Microsoft Drops $2 Billion in Cruise; Snapdragon 870 Announced; Foxconn-$270 Million for Vietnam Plant, Smartwatches May Detect Signs of COVID-19 Early

GM’s Cruise self-driving car spin-off has just picked up another $2 billion in funding…from Microsoft. Redmond will be an investor and partner, according to techcrunch.com. GM itself and Honda have also pumped more funding into the company as it gets closer to commercializing its tech. As part of the deal, Cruise will leverage Azure, Microsoft’s cloud and edge computing platform, to commercialize its autonomous vehicle solutions at scale. Microsoft also becomes GM’s preferred cloud provider. GM plans to launch some 30 electric vehicles globally by 2025. 

Qualcomm has announced the new Snapdragon 870, which will power many higher line smartphones. Theverge.com reports that the 870 will actually not be the top of the line processor…that is the Snapdragon 888. The 870 will be dropped into phones selling for $800 or less, while the 888 powers top line phones like the Samsung Galaxy S21 series. The 870 should be showing up soon in handsets from Motorola, OnePlus, Oppo, and Xiaomi towards the end of the first quarter of this year.

Foxconn has acquired a license to build a plant in Vietnam, and plans a $270 million dollar factory there to build MacBooks and iPads. Reuters.com says that the finished factory should be able to crank out around 8 million laptops and tablets a year. Foxconn has already poured $1.5 billion into Vietnam for production centers, and plans to invest $700 million more in the country as they move away from so much dependence on manufacturing in China. They also have plants now in India, South America, and Mexico.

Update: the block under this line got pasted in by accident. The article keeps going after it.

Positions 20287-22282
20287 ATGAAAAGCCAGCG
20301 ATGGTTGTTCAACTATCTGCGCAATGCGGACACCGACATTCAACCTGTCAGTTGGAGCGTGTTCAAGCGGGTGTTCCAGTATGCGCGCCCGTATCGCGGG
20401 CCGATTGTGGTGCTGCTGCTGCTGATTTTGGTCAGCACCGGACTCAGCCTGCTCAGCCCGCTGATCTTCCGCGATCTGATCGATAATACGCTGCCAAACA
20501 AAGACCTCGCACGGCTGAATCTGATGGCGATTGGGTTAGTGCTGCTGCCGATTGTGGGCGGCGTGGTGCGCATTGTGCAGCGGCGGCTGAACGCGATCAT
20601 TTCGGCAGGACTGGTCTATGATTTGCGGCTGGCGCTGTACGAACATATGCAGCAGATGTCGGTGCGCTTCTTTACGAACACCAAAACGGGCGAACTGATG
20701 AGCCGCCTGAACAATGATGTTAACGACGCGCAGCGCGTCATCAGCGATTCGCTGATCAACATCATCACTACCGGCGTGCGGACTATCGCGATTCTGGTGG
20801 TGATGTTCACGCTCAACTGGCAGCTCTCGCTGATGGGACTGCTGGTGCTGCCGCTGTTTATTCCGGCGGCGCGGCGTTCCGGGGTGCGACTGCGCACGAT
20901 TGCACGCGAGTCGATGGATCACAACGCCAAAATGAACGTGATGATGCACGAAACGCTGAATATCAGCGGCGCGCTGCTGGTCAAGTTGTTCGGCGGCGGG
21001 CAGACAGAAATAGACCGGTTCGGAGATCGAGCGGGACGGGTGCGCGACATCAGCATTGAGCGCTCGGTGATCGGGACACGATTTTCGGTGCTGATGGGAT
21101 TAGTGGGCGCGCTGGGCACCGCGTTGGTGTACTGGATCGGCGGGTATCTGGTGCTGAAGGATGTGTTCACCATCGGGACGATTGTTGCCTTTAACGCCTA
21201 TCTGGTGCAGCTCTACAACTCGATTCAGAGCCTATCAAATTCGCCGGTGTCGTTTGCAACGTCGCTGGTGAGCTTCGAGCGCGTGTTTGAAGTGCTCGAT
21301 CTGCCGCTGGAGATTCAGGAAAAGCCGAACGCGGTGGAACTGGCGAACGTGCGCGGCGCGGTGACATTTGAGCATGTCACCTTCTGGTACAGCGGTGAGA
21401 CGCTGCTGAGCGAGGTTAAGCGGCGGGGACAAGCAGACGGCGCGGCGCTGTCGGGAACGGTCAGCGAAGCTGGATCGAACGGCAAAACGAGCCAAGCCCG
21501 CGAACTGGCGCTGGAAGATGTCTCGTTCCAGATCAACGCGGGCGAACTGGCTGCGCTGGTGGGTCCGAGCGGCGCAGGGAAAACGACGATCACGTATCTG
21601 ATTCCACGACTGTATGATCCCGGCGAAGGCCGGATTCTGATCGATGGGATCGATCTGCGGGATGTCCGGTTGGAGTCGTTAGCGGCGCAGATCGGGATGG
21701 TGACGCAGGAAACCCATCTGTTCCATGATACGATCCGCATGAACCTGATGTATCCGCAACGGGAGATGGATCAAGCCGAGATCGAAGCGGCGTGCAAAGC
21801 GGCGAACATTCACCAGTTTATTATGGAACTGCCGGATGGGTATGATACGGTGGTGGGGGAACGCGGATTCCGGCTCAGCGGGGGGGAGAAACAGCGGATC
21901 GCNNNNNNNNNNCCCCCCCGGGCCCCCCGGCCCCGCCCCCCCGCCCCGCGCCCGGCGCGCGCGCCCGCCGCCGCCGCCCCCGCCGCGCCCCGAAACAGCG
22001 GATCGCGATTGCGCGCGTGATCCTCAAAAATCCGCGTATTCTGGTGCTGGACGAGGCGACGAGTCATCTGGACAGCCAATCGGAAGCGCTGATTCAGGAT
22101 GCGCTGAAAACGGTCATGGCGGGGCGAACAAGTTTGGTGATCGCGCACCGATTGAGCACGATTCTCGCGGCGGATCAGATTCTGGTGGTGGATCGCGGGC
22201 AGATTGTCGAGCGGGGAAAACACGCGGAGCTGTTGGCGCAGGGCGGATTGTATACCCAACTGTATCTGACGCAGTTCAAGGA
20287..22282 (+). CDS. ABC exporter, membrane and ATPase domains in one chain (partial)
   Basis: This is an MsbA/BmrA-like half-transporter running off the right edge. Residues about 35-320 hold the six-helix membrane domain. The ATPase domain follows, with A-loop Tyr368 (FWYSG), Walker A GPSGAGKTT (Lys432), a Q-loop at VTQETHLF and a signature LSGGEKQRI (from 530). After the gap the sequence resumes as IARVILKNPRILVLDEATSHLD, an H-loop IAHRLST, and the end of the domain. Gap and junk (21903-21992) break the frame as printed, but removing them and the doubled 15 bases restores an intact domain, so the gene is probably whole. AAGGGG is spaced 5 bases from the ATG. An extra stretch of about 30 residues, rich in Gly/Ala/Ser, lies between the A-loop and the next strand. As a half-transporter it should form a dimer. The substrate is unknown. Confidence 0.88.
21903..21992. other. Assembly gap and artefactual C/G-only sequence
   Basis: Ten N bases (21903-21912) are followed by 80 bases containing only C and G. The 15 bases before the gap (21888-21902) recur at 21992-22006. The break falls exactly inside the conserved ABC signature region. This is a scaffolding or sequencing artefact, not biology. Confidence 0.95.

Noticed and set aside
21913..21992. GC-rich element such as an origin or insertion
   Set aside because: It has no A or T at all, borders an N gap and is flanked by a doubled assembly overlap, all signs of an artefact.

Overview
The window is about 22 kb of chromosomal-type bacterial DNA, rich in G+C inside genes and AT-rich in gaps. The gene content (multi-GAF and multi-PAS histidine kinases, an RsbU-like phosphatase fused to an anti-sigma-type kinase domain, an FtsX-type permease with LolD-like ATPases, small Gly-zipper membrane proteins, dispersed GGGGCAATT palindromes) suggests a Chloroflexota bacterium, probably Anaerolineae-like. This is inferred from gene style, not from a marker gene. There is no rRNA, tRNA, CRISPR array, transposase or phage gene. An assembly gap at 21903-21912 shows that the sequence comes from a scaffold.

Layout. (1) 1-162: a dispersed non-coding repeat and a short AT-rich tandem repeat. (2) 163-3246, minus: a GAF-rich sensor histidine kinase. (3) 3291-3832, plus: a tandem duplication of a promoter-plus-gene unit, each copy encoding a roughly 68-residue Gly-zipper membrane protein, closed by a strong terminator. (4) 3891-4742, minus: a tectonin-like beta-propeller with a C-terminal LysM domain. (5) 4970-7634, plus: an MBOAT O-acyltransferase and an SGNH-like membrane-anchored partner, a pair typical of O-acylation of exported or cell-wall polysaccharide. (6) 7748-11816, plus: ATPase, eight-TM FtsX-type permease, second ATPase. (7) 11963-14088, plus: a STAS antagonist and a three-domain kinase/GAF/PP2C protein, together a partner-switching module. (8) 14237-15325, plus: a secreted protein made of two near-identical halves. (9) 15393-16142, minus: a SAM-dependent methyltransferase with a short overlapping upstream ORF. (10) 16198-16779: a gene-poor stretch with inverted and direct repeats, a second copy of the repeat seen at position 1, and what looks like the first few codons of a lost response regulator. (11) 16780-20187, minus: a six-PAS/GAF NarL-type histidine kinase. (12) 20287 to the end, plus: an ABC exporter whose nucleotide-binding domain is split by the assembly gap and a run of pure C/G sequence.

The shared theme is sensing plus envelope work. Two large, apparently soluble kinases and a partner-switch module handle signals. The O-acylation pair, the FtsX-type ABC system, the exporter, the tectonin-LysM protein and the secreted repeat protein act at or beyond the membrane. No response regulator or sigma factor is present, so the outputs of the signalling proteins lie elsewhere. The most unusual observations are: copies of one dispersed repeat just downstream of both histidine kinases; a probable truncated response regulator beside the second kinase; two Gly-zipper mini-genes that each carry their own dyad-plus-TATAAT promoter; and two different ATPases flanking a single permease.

Researchers at Mt. Sinai have found that the Apple Watch can pick up small changes in a user’s heartbeat that may indicate coronavirus a full week before they feel sick. According to engadget.com, the watches pick up changes in heart rate variability metrics (using a special app). The Watch already measures heart rate variability right out of the box, but the app traces it in a way that can match the accuracy of the nasal swab. Researchers at Stanford found that trackers from Garmin and Fitbit can do the same, finding the virus 81% of the time up to 9-1/2 days before any symptoms. A company called NeuTigers formed out of research from Princeton is using software to do this, and is now developing an app that will work on Fitbit, Apple, Samsung, and Withings smartwatches…they claim with 90% accuracy. 



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